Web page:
In his book Walking with God Through Pain and Suffering, Tim Keller reveals countless concepts of the origins of suffering, its purpose, the byproducts, and more, but there are a few major points I will list here, as they are critical for our industry, our walk with God, our certain future of suffering and our current purpose of service to those in need here at PrayFit. He says:

  • Suffering has the potential of giving us a more accurate appraisal of our own limitations.
  • Suffering also leads us to examine ourselves and see weaknesses, because it brings out the worst in us. Our weak faith, sharp tongues, laziness, insensitivity to people, worry, bitter spirit, and other weaknesses in character become evident to us and others in hard times.
  • Suffering changes the relationship to the good things in our lives. We will see that some things have become too important to us. It fortifies us against being too cast down by future reversals. It also brings us new sources of joy we were not tapping before.

I remember sitting in the office of the president of a very prominent charity. We had a great chat. He asked me about my life and career and after I had listed all the things I’d done, he said something that rocked me. He said, “Jimmy, you’ve had a lot of success, but what would your life look like if things really turned out well?” Talk about a blow to the ego. I had just listed my accomplishments, but he was looking for substance. Deaf to the sound of shallow things, his ears were conditioned to notice significance rather than success.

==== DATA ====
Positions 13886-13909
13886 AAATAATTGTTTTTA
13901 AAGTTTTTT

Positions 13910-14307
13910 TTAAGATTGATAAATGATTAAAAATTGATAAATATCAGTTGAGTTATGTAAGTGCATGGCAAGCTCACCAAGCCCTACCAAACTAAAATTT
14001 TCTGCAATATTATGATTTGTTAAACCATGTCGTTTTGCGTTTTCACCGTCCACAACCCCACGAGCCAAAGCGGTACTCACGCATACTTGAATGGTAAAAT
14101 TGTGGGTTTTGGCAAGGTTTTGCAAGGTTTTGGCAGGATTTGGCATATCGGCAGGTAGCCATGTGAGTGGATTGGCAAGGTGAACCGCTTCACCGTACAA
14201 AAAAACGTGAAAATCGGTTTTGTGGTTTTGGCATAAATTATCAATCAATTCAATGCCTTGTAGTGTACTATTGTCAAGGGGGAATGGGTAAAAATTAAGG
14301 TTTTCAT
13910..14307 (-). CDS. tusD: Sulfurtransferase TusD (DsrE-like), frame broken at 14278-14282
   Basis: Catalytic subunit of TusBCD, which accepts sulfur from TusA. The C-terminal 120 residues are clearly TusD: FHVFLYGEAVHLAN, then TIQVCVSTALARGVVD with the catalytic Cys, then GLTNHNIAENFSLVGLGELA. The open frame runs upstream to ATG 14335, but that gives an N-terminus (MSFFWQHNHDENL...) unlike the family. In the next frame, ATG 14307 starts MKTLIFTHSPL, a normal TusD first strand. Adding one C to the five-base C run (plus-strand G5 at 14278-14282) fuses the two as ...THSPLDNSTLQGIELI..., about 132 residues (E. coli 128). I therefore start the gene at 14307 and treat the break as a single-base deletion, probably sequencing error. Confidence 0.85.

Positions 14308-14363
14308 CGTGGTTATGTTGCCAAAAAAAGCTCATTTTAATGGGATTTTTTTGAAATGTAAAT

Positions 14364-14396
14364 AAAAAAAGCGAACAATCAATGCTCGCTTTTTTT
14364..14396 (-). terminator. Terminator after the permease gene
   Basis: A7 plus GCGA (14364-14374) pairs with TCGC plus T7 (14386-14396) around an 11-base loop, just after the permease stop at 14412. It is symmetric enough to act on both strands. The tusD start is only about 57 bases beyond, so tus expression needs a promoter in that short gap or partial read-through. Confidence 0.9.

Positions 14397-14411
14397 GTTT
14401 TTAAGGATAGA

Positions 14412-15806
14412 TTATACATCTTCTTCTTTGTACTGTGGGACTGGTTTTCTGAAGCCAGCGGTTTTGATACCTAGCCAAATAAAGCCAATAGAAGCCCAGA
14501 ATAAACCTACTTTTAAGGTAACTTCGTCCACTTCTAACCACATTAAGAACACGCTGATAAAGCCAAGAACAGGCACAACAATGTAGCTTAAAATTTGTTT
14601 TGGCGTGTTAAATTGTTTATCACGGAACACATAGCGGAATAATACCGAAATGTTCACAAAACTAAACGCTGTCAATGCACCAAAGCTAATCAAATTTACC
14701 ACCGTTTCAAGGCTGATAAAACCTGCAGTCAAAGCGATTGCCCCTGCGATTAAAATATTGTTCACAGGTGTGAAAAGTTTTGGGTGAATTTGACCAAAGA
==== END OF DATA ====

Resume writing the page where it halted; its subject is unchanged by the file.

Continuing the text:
Fortunately for me these days, suffering and chronic, invisible pain, the re-arranging of my priorities and the exposure to those impacted by special needs have helped me realize what is significant and what is not.

You can take all the books and success and the silly kingdoms of goals away, because the joy of the gift of health will atrophy, decay and die if not expressed in the service to those in need. If we waste in on self, it will do just that. We have to serve. Our hard work won’t be satisfied without it.

You can take all the books and success and the silly kingdoms of goals away, because the joy of the gift of health will atrophy, decay and die if not expressed in the service to those in need.

In the end, fitness was not a friend. Not really. Oh, I tried. We met daily. Thought about him all the time. Did everything he wanted. Anything to keep him around. But then I shook hands with pain and illness—met the real me. Nice to meet you, Jimmy. You’re smaller than you look. Weaker than you can imagine. Those are some of your best traits. But it’s time to live. Suck it up.

Turns out that suffering is a friend. Suffering is that friend that introduces a man to himself—the reality that looks you up and down, spits and grins, and then tells you to put up your dukes. My faith is increasing with every goal I can’t reach.